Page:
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Is Wes Brown Finally Finished?

It's a question we are all asking, and I suspect he is too.

Ian Walton

It was an image that has come to define Sunderland's season; Wes Brown trudging away dejectedly sporting a black eye and a look of total dejection.

The central defender could so easily have been the story of the season in another way. After two years out injured, he returned to the side in the summer and looked like he'd never been away. To borrow the most tired of tired clichés, he was like a new signing.

As the season has worn on, though, so has he. He has looked increasingly off the pace and out of his comfort zone. There was the Hull debacle when he was haplessly sent off in the third minute - undoubtedly a pivotal moment in the season, and now there was Tottenham.

You can't blame Brown entirely for what happened at White Hart Lane. It was a shockingly poor performance full stop, and one in which Sunderland failed miserably to defend their box. It wasn't really conducive to good defending.

However, when Brown was giving the standard rallying calls and excuses to the Sunderland Echo, the following quote just jumped out:

Their player has got behind me for the first and second goals. I should be closer and then I just couldn't get there.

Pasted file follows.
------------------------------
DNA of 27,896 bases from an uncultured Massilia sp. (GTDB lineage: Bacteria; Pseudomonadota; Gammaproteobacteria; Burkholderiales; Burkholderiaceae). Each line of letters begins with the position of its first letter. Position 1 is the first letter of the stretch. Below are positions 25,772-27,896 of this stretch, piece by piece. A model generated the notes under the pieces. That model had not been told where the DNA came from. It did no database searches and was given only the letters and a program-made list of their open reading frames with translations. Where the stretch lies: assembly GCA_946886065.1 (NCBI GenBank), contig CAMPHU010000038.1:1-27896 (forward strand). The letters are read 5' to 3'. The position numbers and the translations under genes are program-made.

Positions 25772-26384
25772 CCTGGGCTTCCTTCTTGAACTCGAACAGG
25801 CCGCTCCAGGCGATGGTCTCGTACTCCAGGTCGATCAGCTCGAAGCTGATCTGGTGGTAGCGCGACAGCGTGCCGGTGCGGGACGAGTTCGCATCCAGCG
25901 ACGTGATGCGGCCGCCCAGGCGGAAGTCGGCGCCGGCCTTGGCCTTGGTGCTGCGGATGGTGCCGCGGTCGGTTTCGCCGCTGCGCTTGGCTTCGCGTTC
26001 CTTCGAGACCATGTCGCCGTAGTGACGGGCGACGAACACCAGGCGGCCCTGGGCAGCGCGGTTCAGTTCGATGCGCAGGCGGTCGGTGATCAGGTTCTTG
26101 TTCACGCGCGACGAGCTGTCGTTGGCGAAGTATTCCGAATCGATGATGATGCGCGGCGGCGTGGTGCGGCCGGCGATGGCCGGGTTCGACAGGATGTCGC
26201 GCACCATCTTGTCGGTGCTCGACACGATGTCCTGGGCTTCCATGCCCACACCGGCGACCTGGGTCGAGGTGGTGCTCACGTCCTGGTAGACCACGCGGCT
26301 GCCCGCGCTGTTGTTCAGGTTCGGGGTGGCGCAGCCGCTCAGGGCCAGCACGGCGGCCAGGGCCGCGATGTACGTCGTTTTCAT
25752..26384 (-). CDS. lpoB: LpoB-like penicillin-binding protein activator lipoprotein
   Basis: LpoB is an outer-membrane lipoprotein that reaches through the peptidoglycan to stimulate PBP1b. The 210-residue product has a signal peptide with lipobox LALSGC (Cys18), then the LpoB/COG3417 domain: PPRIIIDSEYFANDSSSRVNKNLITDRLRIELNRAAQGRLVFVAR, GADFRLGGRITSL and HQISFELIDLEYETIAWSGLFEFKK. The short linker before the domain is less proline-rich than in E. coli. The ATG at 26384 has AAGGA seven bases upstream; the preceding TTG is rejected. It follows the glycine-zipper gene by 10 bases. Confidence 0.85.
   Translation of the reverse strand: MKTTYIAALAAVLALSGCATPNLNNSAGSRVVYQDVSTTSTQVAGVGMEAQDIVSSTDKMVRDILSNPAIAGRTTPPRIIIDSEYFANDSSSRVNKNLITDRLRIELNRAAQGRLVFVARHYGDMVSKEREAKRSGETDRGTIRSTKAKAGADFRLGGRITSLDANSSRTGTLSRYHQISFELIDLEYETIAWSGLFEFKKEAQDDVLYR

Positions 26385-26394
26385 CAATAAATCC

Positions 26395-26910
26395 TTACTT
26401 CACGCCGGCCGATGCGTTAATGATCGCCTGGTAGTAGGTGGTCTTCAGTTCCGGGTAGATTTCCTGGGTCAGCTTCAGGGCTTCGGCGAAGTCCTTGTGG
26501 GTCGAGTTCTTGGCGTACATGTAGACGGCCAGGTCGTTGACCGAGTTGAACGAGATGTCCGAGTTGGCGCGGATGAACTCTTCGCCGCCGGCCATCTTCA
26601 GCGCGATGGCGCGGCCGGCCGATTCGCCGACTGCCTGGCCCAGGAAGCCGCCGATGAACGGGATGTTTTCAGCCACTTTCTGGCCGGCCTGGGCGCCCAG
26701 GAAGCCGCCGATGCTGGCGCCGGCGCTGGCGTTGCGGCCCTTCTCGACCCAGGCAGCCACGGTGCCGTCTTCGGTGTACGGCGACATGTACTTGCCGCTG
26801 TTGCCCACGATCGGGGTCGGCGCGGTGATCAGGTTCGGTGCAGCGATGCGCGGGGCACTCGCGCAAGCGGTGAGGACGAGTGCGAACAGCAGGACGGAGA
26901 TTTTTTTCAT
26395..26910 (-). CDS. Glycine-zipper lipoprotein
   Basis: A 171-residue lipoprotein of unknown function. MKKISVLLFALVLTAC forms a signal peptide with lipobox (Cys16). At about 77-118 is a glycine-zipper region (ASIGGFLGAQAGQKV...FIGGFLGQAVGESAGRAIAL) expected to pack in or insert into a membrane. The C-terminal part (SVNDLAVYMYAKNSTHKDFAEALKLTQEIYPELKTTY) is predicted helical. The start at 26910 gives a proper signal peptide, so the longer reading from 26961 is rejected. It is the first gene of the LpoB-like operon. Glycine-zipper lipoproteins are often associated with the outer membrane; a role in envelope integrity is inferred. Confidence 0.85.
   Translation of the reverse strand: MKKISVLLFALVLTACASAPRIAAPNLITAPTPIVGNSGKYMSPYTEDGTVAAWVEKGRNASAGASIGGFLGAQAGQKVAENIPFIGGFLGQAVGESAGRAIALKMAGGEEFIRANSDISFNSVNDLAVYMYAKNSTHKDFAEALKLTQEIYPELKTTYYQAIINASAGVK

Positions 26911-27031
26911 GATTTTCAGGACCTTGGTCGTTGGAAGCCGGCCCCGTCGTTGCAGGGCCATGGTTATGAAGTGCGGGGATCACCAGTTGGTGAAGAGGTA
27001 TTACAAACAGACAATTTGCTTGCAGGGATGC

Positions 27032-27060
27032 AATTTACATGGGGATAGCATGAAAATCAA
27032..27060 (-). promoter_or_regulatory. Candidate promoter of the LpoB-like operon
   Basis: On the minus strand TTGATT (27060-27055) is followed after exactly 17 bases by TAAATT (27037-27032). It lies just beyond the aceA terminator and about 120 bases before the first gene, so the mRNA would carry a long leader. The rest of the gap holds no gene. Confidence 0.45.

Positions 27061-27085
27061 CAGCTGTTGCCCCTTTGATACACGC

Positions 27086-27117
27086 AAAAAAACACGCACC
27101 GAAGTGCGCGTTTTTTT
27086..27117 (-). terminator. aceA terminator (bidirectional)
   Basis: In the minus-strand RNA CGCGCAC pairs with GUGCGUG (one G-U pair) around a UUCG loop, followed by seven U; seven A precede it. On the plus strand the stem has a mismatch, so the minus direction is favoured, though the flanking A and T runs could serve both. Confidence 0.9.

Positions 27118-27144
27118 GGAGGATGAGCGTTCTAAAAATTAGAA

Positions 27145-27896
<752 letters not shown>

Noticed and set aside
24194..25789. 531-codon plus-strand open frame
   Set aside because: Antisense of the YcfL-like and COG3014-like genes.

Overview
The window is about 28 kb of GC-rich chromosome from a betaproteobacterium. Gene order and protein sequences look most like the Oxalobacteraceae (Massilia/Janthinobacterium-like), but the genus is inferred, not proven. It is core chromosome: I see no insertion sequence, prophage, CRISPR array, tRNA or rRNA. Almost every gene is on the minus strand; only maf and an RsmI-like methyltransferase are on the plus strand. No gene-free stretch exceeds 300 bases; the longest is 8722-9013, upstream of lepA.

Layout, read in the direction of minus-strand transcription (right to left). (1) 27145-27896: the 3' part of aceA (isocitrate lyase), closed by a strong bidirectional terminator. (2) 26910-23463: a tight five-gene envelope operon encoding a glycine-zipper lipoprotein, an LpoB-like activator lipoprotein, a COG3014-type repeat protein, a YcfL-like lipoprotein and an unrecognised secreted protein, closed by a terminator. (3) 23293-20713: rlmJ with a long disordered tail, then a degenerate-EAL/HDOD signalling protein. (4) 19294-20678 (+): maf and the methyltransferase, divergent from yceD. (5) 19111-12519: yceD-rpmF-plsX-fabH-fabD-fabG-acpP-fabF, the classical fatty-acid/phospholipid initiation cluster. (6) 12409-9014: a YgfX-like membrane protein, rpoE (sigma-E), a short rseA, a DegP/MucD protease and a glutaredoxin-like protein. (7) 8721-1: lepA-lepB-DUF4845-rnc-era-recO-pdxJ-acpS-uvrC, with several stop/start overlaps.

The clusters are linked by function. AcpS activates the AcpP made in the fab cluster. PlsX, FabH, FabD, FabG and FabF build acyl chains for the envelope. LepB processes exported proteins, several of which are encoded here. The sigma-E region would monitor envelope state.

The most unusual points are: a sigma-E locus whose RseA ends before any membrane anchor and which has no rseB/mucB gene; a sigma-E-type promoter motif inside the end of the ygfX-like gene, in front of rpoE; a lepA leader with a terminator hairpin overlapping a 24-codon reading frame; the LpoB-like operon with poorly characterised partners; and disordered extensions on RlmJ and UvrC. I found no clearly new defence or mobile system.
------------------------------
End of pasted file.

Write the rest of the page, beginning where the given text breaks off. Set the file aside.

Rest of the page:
May be I am reading too much into it, but it sounds like a player slowly accepting that he is no longer able, either physically or mentally, for this level of football. I have to say I'm starting to agree.

I certainly hold no animosity toward him for it. Over the years, not just at Sunderland, his body has been through a lot. The game is only getting quicker and he is getting slower.

Of course, whether or not Brown is fit for the Premier League has almost become something of a moot point now, hasn't it? Whether or not he has a contribution to make in the Championship is more relevant, and I think he does.

With one year left on his deal, I'd love nothing more than to see Brown lead Sunderland back to the Premier League. He doesn't need the extra yard of pace in that division and his experience in what is sure to be a difficult time would be invaluable. He could be a modern-day John MacPhail, only without the amazing penalties.

The other big question is whether he can be bothered with that. I suspect that retirement probably isn't too far from his thoughts. I hope he resist the urge. Brown deserves to bow out a winner, not a loser. At the very least, he should bow out chasing success rather than running from failure.

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